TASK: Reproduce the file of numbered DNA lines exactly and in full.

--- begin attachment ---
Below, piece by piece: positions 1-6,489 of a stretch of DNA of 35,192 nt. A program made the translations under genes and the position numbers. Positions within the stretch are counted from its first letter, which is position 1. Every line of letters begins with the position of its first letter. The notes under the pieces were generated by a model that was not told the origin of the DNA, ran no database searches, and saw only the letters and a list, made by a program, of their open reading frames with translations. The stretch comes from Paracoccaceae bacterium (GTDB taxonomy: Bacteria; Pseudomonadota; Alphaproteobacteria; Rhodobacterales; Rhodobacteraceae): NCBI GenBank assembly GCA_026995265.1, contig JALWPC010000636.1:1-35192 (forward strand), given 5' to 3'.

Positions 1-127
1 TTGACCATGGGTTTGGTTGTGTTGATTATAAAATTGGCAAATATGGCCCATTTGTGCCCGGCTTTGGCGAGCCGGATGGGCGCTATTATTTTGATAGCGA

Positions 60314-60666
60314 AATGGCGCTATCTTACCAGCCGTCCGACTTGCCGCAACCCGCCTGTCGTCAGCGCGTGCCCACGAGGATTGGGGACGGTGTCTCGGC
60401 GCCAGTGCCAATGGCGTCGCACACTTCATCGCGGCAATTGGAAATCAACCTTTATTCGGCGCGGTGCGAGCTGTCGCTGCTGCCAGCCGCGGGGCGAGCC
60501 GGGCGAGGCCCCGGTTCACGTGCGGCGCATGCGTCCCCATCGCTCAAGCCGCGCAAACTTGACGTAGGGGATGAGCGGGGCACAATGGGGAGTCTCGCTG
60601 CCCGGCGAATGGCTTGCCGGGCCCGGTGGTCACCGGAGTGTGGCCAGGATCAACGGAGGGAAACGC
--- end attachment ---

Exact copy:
Below, piece by piece: positions 1-6,489 of a stretch of DNA of 35,192 nt. A program made the translations under genes and the position numbers. Positions within the stretch are counted from its first letter, which is position 1. Every line of letters begins with the position of its first letter. The notes under the pieces were generated by a model that was not told the origin of the DNA, ran no database searches, and saw only the letters and a list, made by a program, of their open reading frames with translations. The stretch comes from Paracoccaceae bacterium (GTDB taxonomy: Bacteria; Pseudomonadota; Alphaproteobacteria; Rhodobacterales; Rhodobacteraceae): NCBI GenBank assembly GCA_026995265.1, contig JALWPC010000636.1:1-35192 (forward strand), given 5' to 3'.

Positions 1-127
1 TTGACCATGGGTTTGGTTGTGTTGATTATAAAATTGGCAAATATGGCCCATTTGTGCCCGGCTTTGGCGAGCCGGATGGGCGCTATTATTTTGATAGCGA

Positions 60314-60666
60314 AATGGCGCTATCTTACCAGCCGTCCGACTTGCCGCAACCCGCCTGTCGTCAGCGCGTGCCCACGAGGATTGGGGACGGTGTCTCGGC
60401 GCCAGTGCCAATGGCGTCGCACACTTCATCGCGGCAATTGGAAATCAACCTTTATTCGGCGCGGTGCGAGCTGTCGCTGCTGCCAGCCGCGGGGCGAGCC
60501 GGGCGAGGCCCCGGTTCACGTGCGGCGCATGCGTCCCCATCGCTCAAGCCGCGCAAACTTGACGTAGGGGATGAGCGGGGCACAATGGGGAGTCTCGCTG
60601 CCCGGCGAATGGCTTGCCGGGCCCGGTGGTCACCGGAGTGTGGCCAGGATCAACGGAGGGAAACGC